By Rodrigo Botero
For almost centuries interplay among Spain and the USA used to be characterised via cultural and political alterations, at the same time perceived conflicts of nationwide curiosity, and an asymmetry of energy. Botero identifies the interval from 1945 to 1953 as a watershed in kinfolk, because the nations moved from a adverse posture in the direction of a pleasant rapprochement. He exhibits why, regardless of political variations, mutual mistrust, and reciprocal grievances, either governments stumbled on it of their top curiosity to arrive an contract at the factor of eu security. This learn files, for the 1st time, the extreme lengths to which the Franco regime was once ready to visit increase its family with the United States.Beginning with the Spanish monarchy's choice to aid the 13 colonies of their fight for independence, Botero examines treaty negotiations in 1795 and 1821 that concerned Spain's territorial possessions in North the USA. He then seems to be at how friction over occasions in Cuba culminated within the Spanish-American warfare of 1898. a number of a long time of mutual disengagement till the 2 international locations back clashed over the early pro-Axis sympathy of the Franco regime. the phobia of Soviet aggression may ultimately unite the 2 within the post-World warfare II period with a bilateral contract to set up army bases in Spain as a part of strategic preparations to protect Western Europe.
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Extra info for Ambivalent Embrace: America's Troubled Relations with Spain from the Revolutionary War to the Cold War (Contributions to the Study of World History)
Contributions to the study of world history, ISSN 0885–9159 ; no. 78) Includes bibliographical references (p. ) and index. ISBN 0-313-31570-1 (alk. paper) 1. United States—Relations—Spain. 2. Spain—Relations—United States. I. Title. II. Series. 48'273046—dc21 00–035356 British Library Cataloguing in Publication Data is available. Copyright © 2001 by Rodrigo Botero All rights reserved. No portion of this book may be reproduced, by any process or technique, without the express written consent of the publisher.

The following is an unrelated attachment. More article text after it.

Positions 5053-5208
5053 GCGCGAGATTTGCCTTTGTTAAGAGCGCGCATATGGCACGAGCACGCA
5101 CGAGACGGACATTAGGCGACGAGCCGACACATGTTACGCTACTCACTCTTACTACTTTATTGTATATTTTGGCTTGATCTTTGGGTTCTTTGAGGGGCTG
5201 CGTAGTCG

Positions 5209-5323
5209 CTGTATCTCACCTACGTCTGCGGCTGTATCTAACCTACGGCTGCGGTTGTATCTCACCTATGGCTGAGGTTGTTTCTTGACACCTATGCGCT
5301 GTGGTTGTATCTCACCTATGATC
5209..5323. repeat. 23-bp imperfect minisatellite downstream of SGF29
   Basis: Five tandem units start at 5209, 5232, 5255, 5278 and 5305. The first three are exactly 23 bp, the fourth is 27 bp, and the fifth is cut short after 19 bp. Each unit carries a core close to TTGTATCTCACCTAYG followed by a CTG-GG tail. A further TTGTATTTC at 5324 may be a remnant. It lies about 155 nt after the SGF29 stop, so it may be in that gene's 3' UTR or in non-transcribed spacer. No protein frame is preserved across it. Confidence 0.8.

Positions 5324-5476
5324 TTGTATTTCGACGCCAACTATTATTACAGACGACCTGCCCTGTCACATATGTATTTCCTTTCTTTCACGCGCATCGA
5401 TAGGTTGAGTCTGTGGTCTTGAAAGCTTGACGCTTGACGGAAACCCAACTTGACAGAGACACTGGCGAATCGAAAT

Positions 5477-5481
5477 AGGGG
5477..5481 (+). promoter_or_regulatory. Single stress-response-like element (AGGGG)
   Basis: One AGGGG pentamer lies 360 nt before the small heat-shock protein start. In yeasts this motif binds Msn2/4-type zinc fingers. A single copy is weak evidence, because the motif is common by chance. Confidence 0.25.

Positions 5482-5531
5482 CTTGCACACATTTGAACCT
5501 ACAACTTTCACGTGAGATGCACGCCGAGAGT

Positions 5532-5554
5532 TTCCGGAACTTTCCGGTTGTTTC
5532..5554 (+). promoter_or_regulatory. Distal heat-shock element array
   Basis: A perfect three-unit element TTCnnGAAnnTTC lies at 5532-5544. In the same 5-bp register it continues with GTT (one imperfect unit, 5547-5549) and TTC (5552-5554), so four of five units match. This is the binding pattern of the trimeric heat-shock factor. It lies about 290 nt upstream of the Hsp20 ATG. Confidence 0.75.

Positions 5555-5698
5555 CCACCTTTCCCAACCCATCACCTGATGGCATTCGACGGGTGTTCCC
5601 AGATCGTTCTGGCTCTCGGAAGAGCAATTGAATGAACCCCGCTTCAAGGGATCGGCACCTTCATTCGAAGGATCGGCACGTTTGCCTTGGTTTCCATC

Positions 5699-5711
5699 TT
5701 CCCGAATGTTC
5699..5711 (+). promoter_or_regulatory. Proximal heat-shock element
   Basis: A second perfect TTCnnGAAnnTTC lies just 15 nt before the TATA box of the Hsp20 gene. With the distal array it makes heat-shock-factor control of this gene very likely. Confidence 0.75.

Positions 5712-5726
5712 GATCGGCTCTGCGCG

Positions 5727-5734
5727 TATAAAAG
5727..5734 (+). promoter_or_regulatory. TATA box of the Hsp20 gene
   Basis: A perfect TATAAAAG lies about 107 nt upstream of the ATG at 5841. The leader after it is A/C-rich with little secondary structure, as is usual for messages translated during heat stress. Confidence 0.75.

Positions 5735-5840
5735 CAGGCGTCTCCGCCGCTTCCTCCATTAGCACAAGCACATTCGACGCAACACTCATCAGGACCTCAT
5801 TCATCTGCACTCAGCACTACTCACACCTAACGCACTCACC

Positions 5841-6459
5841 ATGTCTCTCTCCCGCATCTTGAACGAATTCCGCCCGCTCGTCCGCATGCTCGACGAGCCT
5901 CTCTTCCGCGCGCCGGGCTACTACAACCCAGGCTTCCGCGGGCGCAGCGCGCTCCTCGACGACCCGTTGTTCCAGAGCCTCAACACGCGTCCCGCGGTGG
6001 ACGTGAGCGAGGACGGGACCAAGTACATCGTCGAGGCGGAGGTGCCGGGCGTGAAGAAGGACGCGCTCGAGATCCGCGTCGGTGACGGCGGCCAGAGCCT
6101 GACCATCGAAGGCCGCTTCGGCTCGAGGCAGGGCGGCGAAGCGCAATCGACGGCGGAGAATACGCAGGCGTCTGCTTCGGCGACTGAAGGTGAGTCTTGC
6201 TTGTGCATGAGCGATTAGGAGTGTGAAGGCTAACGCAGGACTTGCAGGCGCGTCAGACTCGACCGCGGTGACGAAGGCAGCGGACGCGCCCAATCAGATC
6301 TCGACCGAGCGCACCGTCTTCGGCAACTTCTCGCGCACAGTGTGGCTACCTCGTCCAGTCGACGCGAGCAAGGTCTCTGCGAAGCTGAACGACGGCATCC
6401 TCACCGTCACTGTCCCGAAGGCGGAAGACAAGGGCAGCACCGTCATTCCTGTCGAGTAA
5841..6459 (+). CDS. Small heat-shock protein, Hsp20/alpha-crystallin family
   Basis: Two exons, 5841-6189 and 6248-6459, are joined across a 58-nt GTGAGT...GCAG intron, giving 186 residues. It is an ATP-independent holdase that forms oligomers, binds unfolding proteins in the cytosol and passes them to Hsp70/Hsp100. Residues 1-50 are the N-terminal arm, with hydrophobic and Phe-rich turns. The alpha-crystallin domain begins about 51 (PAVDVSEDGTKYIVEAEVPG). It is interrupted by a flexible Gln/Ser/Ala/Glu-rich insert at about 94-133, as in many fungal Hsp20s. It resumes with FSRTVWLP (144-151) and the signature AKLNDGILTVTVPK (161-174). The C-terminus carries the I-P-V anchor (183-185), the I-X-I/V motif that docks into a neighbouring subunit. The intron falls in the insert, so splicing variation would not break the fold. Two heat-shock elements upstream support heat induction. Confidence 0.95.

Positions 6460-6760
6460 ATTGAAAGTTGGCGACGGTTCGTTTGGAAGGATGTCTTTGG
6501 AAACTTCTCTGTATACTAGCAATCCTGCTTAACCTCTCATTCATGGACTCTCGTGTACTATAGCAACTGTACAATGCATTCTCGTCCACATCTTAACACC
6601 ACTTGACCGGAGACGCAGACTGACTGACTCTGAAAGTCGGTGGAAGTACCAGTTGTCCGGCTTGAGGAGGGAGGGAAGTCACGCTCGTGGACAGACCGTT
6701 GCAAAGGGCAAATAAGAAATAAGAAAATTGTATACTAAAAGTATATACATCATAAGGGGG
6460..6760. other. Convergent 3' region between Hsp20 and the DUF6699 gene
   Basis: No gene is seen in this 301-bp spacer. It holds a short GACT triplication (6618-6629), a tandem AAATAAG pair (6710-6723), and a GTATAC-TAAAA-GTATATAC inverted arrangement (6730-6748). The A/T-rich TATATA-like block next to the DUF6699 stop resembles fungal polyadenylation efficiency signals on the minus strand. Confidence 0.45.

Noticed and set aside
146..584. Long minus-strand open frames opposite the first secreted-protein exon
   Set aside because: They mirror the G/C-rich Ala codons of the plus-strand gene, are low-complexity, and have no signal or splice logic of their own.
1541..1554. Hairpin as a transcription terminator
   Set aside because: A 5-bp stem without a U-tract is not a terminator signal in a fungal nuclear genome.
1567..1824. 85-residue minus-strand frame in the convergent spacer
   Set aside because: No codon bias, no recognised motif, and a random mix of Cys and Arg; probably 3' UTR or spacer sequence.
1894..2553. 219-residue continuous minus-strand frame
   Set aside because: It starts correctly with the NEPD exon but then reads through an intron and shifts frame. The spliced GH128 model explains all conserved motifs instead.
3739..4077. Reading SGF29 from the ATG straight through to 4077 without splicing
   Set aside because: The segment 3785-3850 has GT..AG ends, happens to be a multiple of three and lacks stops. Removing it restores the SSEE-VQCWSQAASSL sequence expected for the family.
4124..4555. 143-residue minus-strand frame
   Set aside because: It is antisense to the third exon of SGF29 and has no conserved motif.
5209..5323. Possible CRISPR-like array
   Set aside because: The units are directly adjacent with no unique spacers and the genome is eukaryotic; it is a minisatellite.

In his view, it was in France’s interest to avoid disrupting the peace on the Continent so as to be able to pursue a maritime war against Great Britain. According to this strategy, the major part of the military effort would take place in North America and on the seas. Spanish policy makers, on the other hand, felt that Spain had much more at risk in the New World than her ally. This vulnerability argued for a more European-oriented strategy. Unable to come to terms on a mutually acceptable plan of action, the two courts agreed to increase their military preparations, to continue to provide secret subsidies to the colonies, and to wait for the appropriate time and circumstances for a joint enterprise.
Chapter 4 discusses the Page xii deterioration of the bilateral relationship brought about by Cuba’s struggle for independence from Spain, and the brief but decisive Spanish-American War of 1898, which resulted in the loss of the Philippines and of Spain’s remaining possessions in the Caribbean. Chapters 5 and 6 study the bilateral relations during the first half of the twentieth century, with emphasis on the period 1942 to 1951, when the two countries dealt with each other under adverse external circumstances, initially as quasi adversaries, and eventually as de facto allies.